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High-profile Mega service highlights big cloud-based compliance questions

Mega filesharing serviceIn case you missed it, Internet hero/villain Kim Dotcom last week launched a new file sharing service called Mega that is being talked about as a functional competitor to the likes of Box and Dropbox. Disentangled though it is from Dotcom’s legally-troubled previous offering Megaupload, it warrants your attention because the well-publicized fact that Mega includes client-side encryption may not afford you the legal protection it suggests, and thus raises an issue that should inform all your cloud-based decisions.

Dotcom and Mega are making the point that because the upload encryption keys are held by the users and not the service, only the uploader theoretically can view the content – a position that Dotcom of course argues will insulate him from future litigation because he can’t be liable for information he can’t read. Whether or not this proves to be true, it does lead me to my first question:

  • Can YOU be held liable for information deposited into your account that you’ve never seen either? Maybe an employee uploaded something he or she shouldn’t have, or a hacker has had his or her way with your repository. What happens then? Do Mega’s – or Box’s, or DropBox’s – terms of service extend far enough to protect you in any way shape or form?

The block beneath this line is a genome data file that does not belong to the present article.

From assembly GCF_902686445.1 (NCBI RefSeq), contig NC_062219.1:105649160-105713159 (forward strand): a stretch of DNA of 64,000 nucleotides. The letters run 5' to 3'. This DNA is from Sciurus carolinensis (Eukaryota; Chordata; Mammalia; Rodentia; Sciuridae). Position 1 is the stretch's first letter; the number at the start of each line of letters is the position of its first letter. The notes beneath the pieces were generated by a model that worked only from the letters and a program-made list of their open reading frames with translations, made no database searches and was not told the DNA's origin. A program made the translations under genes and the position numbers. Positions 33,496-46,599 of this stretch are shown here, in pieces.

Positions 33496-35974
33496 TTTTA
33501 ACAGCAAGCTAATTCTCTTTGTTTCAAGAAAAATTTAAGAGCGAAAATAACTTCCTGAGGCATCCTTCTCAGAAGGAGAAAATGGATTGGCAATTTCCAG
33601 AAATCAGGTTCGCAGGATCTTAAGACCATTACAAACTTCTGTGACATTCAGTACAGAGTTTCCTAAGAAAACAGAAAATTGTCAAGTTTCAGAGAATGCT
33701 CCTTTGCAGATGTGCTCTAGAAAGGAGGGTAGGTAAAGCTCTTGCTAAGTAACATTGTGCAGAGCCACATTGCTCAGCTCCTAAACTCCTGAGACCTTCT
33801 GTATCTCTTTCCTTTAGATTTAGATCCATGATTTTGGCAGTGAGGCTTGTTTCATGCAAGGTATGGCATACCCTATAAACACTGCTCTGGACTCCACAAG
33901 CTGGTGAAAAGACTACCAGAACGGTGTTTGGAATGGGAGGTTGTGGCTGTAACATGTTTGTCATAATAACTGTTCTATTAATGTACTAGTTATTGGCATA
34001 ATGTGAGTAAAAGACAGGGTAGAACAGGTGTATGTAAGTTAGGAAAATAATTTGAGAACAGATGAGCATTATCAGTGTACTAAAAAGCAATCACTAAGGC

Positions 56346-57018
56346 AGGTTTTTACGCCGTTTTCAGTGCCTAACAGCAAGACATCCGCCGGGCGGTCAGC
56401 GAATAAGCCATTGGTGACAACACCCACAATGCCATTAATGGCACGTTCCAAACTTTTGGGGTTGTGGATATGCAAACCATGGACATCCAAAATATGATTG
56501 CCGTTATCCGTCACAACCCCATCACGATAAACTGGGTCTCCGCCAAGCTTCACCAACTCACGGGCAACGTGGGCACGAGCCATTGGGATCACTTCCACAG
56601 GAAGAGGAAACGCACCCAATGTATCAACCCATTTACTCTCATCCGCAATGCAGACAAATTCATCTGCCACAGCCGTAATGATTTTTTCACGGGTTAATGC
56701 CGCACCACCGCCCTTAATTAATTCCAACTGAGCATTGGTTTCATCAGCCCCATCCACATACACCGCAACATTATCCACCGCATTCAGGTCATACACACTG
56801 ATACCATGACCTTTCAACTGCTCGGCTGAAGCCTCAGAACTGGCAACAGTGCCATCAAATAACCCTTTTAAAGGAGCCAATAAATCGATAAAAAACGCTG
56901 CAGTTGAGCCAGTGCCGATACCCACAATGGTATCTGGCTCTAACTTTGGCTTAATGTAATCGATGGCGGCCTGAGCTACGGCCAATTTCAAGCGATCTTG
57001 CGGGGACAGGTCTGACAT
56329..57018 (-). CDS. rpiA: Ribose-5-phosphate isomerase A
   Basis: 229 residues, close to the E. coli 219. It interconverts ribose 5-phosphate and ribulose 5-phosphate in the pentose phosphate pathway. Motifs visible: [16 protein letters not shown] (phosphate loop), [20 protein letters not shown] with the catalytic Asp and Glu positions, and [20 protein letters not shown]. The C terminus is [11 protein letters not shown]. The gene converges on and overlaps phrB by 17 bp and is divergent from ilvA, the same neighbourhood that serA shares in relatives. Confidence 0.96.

Secondarily, some observers are questioning the effectiveness of the Mega encryption scheme, which is based on SSL – itself considered a point of vulnerability. (See PCWorld article here.) So, here’s my second question:

  • What happens if someone penetrates the SSL shield and helps himself to the data and/or the password? Can Mega then be held liable for any damage that ensues? More importantly, can you?

This piece is not intended to pick on Mega in particular, or on Box or Dropbox or any other similar offering; rather, it is offered up as a reminder of the need to be mindful of just what kinds of information you are intending to store in the cloud, the limits of the security mechanisms in place, and the compliance and legal ramifications of any possible breach. But there’s absolutely nothing wrong with using the unveiling of so visible a new offering as Mega as your excuse to ask these questions of your own organization.

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